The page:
On September 20th, recent Brown graduate and UN Women Ambassador, Emma Watson proved to the masses that her talent and identity does not solely rest upon her acting career. The announcement of the HeForShe campaign, which addresses the global social problem of gender inequality, is the first of its kind at the United Nations Assembly. Watson’s empathetic speech connected the authentic definition of feminism with a modern day vision. Contrary to numerous feminist movements that simply add more fuel to the fire between the battle of the sexes, Watson states that it is necessary to gather as many men as possible to be advocates for gender equality. “How can we affect change in the world when only half of it is invited or feel welcome to participate in the conversation?”, she asks. Only once society embraces the contemporary perception of feminism can the inadvertent feminist in everyone arise.
Many young men and women are choosing to not identity as feminists. In its natural, plain meaning, the feminist perspective strives for the political, economic and social equality of the sexes. Yet as indicated by the recent Women Against Feminism trend, the ideology has become blurred by this negative existing category of women who’s views, as Emma Watson puts it, “are too strong, too aggressive, isolating, anti-men and, ultimately unattractive”. If some forms of feminism were to continue supporting such attitudes, it would justifiably remain unpopular. In order to address the social problem, this banal misunderstanding of feminism must be replaced with its true contemporary meaning.
Social problems such as gender inequality are complex since they lie in the eye of the beholder. For example, homosexuality might be considered a problem for a straight person, but not for the LGBT community. The members in society that are directly related to the issue are those who suffer most. By following the false interpretation of feminism, one might conclude that only women are affected. However, we know feminism encompasses the idea of uniform respect and freedom to both men and women. Ultimately, the social problem can be corrected through the expansion of our sociological imagination.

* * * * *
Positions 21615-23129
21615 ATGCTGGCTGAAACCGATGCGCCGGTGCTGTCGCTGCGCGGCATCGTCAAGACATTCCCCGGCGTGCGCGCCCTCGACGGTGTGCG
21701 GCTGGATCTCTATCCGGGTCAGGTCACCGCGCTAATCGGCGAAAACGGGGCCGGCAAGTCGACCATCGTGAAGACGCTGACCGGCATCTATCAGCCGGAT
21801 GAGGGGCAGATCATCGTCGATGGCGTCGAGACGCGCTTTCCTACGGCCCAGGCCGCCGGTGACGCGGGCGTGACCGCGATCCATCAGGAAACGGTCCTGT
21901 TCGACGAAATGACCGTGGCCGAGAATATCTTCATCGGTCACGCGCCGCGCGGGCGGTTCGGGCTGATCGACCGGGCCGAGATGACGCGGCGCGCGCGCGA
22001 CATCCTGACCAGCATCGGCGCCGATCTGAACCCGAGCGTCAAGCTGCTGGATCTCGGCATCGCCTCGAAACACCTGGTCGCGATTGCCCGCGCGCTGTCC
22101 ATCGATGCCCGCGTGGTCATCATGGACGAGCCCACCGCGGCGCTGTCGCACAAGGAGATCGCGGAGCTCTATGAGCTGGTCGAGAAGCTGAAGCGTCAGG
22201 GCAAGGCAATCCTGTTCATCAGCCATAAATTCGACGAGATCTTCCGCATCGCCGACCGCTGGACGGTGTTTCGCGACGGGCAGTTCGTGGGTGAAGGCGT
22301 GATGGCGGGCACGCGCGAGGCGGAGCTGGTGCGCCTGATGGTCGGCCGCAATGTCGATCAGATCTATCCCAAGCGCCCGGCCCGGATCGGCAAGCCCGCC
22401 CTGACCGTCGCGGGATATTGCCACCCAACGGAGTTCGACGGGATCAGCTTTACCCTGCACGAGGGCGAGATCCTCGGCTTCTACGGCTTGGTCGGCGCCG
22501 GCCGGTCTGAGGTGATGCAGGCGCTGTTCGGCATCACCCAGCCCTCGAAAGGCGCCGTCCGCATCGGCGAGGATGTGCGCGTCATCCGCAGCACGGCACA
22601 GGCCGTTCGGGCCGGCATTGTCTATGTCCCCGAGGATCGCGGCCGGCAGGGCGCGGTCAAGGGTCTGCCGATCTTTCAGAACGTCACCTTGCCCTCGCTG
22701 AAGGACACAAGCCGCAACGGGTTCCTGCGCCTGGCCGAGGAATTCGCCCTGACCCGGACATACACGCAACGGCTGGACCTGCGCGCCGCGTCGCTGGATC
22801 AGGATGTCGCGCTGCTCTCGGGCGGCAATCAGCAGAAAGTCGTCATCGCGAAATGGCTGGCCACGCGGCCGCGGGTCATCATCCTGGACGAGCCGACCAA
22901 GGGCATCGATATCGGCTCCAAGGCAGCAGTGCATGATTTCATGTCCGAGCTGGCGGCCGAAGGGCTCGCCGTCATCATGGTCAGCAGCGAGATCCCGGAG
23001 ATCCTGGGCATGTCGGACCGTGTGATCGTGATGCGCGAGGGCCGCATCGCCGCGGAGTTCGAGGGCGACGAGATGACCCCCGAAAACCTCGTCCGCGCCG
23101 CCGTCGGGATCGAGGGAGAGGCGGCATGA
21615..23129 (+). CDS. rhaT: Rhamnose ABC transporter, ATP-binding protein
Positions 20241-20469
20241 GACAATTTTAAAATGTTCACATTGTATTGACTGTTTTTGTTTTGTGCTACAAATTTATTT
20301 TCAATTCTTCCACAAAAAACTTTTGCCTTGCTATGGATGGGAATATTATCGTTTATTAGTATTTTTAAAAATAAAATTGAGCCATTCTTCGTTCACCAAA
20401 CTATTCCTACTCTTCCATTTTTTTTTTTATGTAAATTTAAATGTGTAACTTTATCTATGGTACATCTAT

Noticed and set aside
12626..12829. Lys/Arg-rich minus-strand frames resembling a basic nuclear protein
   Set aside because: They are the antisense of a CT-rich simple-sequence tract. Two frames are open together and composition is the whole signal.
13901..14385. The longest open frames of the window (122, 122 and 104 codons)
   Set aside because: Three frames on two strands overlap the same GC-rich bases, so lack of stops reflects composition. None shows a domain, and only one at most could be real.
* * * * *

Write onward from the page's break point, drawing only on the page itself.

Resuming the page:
Our personal lives are impacted by larger social forces which we face everyday. Normative rules dictate which behaviors are socially acceptable and which ones are not. Although humans are born with personality traits, our self-identity is developed further throughout our lifetime interactions. The self develops across the whole process of growth and socialization. From the minute we were born, both sexes are coached and directed to certain identifications. Men must not show too much emotion, and women must be tender and dainty. Year after year, psychology classes reiterate the same statistical stereotypes, reaffirming behavioral gender categories. Now, when we notice an attempt to break the trend, the individual often is stuck in the instance where they must over-correct society’s label upon them.
Public figures such as Hilary Clinton have often been found to encompass masculine, militaristic traits during her public statements, highlighting her combative nature to perhaps prove that she is capable of being the next President. Conversely, artists such as Beyoncé feel the need to overplay their sexuality as a stand towards feminism. In this view, we may note that it is dangerous to conform just as much as it is dangerous to deviate.
Persevering for women’s rights is not synonymous with man hating. Believing in basic, substantive equality is not complicated, nor is it gender exclusive- therefore men should have just as much incentive to strive towards feminist principles.
Emma Watson sums up this sentiment well in her address to the United Nations: “We don’t often talk about men being imprisoned by gender stereotypes but I can see that they are and that when they are free, things will change for women as a natural consequence. If men don’t have to be aggressive in order to be accepted women won’t feel compelled to be submissive. If men don’t have to control, women won’t have to be controlled. Both men and women should feel free to be sensitive. Both men and women should feel free to be strong… It is time that we all perceive gender on a spectrum not as two opposing sets of ideals.”
– Lara Gosselin
Image License: Some rights reserved UN Women